You may be seeing a lot more kids gathering around Wisconsin’s mud puddles these days, and their parents might actually be happy about it.
In an effort to boost science literacy, the state Department of Public Instruction is supporting a unique statewide project centered on a commodity that we have in abundance around here: water. We are daring to reimagine the science fairs that we all joined in as kids. Instead of isolated, one-off projects, we have tapped into teacher expertise and created a statewide program that we hope will make a splash at the annual Wisconsin Science Festival, Oct. 17-20.
Part of the idea is for youth to produce insights and learn alongside groups like the Wisconsin Department of Natural Resources, the University of Wisconsin-Milwaukee Freshwater Sciences Center and Wisconsin Sea Grant. There are such an amazing variety of academic and career pathways connected to water. But the real goal of our project is to get kids excited about science. Cool experiments and the ability to impact policies with their findings are drawing in partners, teachers and students from all across the state to design and launch this project.
Water is great way to teach science. It’s something that we all connect to on a personal level. Our kids swim in it and make snowballs from it. Our farmers use it for irrigation. Water is a tangible resource, so it’s no surprise that Gov. Tony Evers made this the “year of clean drinking water” in Wisconsin. There are many ways to spark our attention to think collectively about keeping our shared water resources clean. We hope to build on the network of water stewards like this across the state to spark action at the local level to better understand water in the students’ communities.
It never hurts to start simply. Our launch project involves students designating a specific 10-square-foot area in a parking lot where water flows over as a place to begin. Marking off their research site with chalk, they would then collect repeated sweeps of the surface of their research area over time. Students can find contaminants and test the salt concentration by using a refractometer or estimate the total amount of leaves that might flow into the sewer and eventually a nearby lake from the entire parking lot. They can also study water runoff patterns as the seasons change to see how water moves toward storm drains, or to ravines or other natural areas. Once the water is studied, students can share their findings in real time with project partners to make connections to support safe Wisconsin water.
The project is being built with great input from teachers. The project is flexible by encouraging the sharing of a vast array of educators' water inquiry projects beyond the launch project. There is an opportunity for the teachers involved to present at the Wisconsin Society of Science Teachers annual spring professional conference to share best practices with peers on the science that is occurring in classrooms across the state.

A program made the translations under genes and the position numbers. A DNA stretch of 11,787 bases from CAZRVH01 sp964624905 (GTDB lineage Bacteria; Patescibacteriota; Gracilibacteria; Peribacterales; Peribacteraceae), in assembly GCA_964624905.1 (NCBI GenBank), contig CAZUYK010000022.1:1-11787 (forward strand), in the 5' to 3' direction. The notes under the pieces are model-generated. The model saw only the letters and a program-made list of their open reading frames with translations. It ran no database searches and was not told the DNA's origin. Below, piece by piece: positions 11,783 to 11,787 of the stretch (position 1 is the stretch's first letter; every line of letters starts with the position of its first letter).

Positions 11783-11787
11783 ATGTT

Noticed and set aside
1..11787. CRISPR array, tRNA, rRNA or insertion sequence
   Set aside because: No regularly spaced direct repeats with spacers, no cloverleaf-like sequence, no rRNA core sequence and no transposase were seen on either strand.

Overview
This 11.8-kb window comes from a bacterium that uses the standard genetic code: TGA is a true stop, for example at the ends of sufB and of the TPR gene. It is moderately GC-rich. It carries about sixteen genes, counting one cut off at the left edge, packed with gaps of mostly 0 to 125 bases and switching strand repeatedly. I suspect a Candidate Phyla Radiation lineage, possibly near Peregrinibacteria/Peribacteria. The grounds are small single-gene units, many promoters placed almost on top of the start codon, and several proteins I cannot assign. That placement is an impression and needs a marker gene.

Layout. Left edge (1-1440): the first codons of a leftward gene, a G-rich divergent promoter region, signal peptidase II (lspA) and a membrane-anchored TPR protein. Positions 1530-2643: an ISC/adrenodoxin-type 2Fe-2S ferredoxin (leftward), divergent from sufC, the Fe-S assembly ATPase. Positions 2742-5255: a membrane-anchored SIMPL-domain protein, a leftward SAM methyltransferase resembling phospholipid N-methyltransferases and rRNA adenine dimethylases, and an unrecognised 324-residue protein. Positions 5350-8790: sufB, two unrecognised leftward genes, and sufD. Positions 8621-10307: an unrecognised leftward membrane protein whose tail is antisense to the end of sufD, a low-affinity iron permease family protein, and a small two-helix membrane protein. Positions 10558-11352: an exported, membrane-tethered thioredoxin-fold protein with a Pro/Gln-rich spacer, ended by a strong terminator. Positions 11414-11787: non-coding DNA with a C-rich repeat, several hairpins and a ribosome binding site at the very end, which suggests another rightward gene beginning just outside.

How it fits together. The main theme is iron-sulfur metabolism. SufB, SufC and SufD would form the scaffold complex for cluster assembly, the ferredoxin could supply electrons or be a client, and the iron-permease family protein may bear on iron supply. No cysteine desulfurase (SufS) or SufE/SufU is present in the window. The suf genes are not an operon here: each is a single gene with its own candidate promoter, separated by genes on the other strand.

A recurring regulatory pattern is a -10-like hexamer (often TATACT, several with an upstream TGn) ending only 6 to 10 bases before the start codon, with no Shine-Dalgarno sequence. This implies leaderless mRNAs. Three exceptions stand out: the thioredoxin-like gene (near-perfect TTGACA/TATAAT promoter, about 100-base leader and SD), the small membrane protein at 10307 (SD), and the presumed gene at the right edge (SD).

Despite water being all around us, we sadly take it for granted until somebody gets sick. People don’t realize that when they dump contaminants, they run off their driveways into the gutter and straight into our lakes. Preventing this carelessness is more important than ever. Due to global climate change, we are seeing a higher frequency of intense rainstorms than in the past, causing greater runoff from farms that carry nitrates and other particulates that impact water quality. And, there is the complex issue of high-capacity wells and the impact that withdrawing from them is having on groundwater sources and local bodies of water.
After our pilot program last year, we have signed up numerous schools to participate in what is essentially a massive science fair, as they share data and ideas across the state on an online Siftr.org platform and the DPI website. The dream is to have some sort of local representation in all 72 of Wisconsin’s counties in 2019-20 and for participation to grow over the next five years.
In addition, water will be a central theme of the 2019 Wisconsin Science Festival, with more than a dozen hands-on events and talks around the state. One of the festival’s signature events — "Big Ideas for Busy People" — will feature a panel of state experts including DNR assistant deputy secretary Todd Ambs and his flash talk on “The present and future of our drinking water.” Other experts will be covering topics such as invasive species, climate change, and plastic in the oceans. You can attend this free public event on Thursday, Oct. 17 at 7 p.m., in the Wisconsin Discovery Building.
Wisconsin has a rich history of water. We can’t underestimate the value of the voices of our youth in environmental projects like this. Young people can motivate us all to reexamine ways to improve our community — and maybe even to splash around in a few puddles.
Kevin J. B. Anderson is the science education consultant for the Wisconsin Department of Public Instruction and president of the Council of State Science Supervisors. Travis Tangen is the WARF education and outreach manager, the 2019 WSST Excellence in Science Teaching recipient and project creator for the Wisconsin Science Festival. The Wisconsin Science Festival, now in its ninth year, is organized by the Wisconsin Alumni Research Foundation, the Morgridge Institute for Research, the Wisconsin Institute for Discovery and the University of Wisconsin-Madison.
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